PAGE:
Astrid y Gaston

Lima, Peru

Astrid y Gaston was the 15th restaurant on the quest. It was 33rd on the list in 2017 and 39th in 2018.

After Maido and Kjolle, expectations were high. Like the other places, we arrived just before it opened. A&G’s venue was really upscale, though. Private grounds, with valet service, and a palatial staircase leading up and into the restaurant proper.

Me in front of the restaurant sign
Gotta look suave for the food

We were sat at a table right in front of the kitchen. Oh, perfect! À la carte menus were presented and we were momentarily confused. “Can we do the tasting menu?” There was some confusion and hesitation on the waiter’s part. It would seem that we may not be able to do the tasting menu. He leaves and returns to let us know that we were in luck and could do it! Whew!

The Food

The meal kicks off with a trio of canapés: uni ceviche crouton, a seafood empanada, and a crispy potato bite. This was followed by an uni panna cotta and after that, a small bowl of ceviche. (Peru is known for its ceviche and we made sure to enjoy it throughout the week. I’d like to say that this was the last of the ceviche, considering we flew out the next day, but no, we had it once more for lunch at a nearby restaurant before heading to the airport!)

Next up was a bread basket filled with a tasty variety of breads. We have to be careful as it would be really easy to fill up on bread alone.

After the bread, we had a crab and albacore taco that was delicious. (Memories of Pujol come flooding back!)

The fifth dish, a fried pork croquette on a bed of lentils, was a bit larger in size. The cherry tomatoes were fresh and tasty. Contrast that with the sixth dish, a single scallop-stuffed ravioli in a citrus butter. Mmmm. The seventh dish was lobster and fava beans in a tangier sauce.

The eighth and ninth dishes were the meaty mains. The former, a crispy pork belly. The latter, a stewed beef on rice. Heavier, richer dishes that definitely needed a light chaser. Thankfully, dessert was to follow!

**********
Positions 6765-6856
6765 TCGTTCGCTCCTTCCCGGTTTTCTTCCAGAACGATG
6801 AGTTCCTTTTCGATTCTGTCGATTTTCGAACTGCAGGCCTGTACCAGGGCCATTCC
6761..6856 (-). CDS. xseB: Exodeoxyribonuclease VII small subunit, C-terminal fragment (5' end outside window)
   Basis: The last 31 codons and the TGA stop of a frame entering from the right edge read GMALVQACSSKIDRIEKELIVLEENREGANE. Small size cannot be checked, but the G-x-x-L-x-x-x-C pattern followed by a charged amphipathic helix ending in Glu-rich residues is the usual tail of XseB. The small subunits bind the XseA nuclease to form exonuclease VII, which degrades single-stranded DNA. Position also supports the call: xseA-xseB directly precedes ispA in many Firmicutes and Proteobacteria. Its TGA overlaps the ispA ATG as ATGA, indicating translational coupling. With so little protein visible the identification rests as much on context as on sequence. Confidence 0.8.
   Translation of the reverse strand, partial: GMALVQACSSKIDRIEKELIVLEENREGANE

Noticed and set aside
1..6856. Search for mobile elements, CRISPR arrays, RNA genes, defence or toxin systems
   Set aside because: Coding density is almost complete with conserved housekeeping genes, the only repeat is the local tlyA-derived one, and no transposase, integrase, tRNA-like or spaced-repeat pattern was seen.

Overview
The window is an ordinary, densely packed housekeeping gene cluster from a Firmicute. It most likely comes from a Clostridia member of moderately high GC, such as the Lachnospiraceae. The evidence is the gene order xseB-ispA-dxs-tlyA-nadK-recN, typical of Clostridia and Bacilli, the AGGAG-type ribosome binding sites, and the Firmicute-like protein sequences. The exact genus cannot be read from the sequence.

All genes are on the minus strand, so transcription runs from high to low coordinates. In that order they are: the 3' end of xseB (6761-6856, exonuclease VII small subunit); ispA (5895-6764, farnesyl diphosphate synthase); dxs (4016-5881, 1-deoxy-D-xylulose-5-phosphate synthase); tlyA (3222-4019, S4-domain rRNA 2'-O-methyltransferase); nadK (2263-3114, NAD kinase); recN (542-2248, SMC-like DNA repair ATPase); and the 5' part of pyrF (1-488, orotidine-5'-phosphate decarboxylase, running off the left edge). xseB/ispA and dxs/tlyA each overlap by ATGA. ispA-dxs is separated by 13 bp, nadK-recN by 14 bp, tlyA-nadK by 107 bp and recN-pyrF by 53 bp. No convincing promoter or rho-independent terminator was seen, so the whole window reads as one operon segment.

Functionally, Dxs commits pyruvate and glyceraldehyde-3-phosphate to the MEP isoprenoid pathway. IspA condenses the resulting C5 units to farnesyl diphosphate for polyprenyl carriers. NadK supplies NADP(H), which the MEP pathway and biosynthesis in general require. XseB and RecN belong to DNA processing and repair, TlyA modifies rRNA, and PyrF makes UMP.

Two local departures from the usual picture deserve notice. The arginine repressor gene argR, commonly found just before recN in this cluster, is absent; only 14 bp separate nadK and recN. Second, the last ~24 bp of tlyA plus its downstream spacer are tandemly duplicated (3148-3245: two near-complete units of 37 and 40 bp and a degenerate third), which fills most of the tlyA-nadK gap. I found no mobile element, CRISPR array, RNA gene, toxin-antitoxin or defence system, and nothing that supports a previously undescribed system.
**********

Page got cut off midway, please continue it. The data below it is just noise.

First, an apple sorbet to cleanse the palate. After that, ice cream with what I believe was shaved black fig.

What’s good after a wonderful meal? A Cuban cigar, of course. Made of chocolate. And pop rocks. That’s right, the chocolate ganache that filled the chocolate shell crackled in our mouths and filled me with child-like delight! What a surprise and a fantastic end to a delicious meal.

Two cigars presented in a cigar box
Chocolate Cuban Cigars

Last but not least, we were presented with a magical box that onfolded in six different ways to present an increasingly larger selection of candy treats. I was completely stuffed by this point and was very modest in my selection, despite the prodding by the waiter to grab more.

The Wine

I felt a bit sorry for the sommelier. It looked like he was having a rough night, running from table to table. I wondered if they were short staffed. He was friendly, though his explanations a bit rushed and timing with the meals a bit off. I appreciated being told that a drink was for multiple dishes.

The wine pairings were lovely and well-paired. I was hoping we’d get a copy of the menu, which usually includes the wines paired. But with the confusion at the beginning of the meal, we left without it. So while I can’t remember what I had, I know it was good. They didn’t do anything out of the ordinary. A sparkling to start, some whites, some reds. A mild sweet wine at the end. I think it was a muscat.

Overall

I went into this with my expectations higher and, unfortunately, I didn’t feel like it met those expectations. The meal was tasty and there weren’t any disappointing dishes. The bread basket and the cigars were the highlights—likely because they stood out from the usual fare.

If you’re in Lima and trying to take down all of the restaurants, by all means, head to A&G. However, Central, Kjolle, or Maido would be higher on my list.

The photos

Before this was Maido
After this was De Librije
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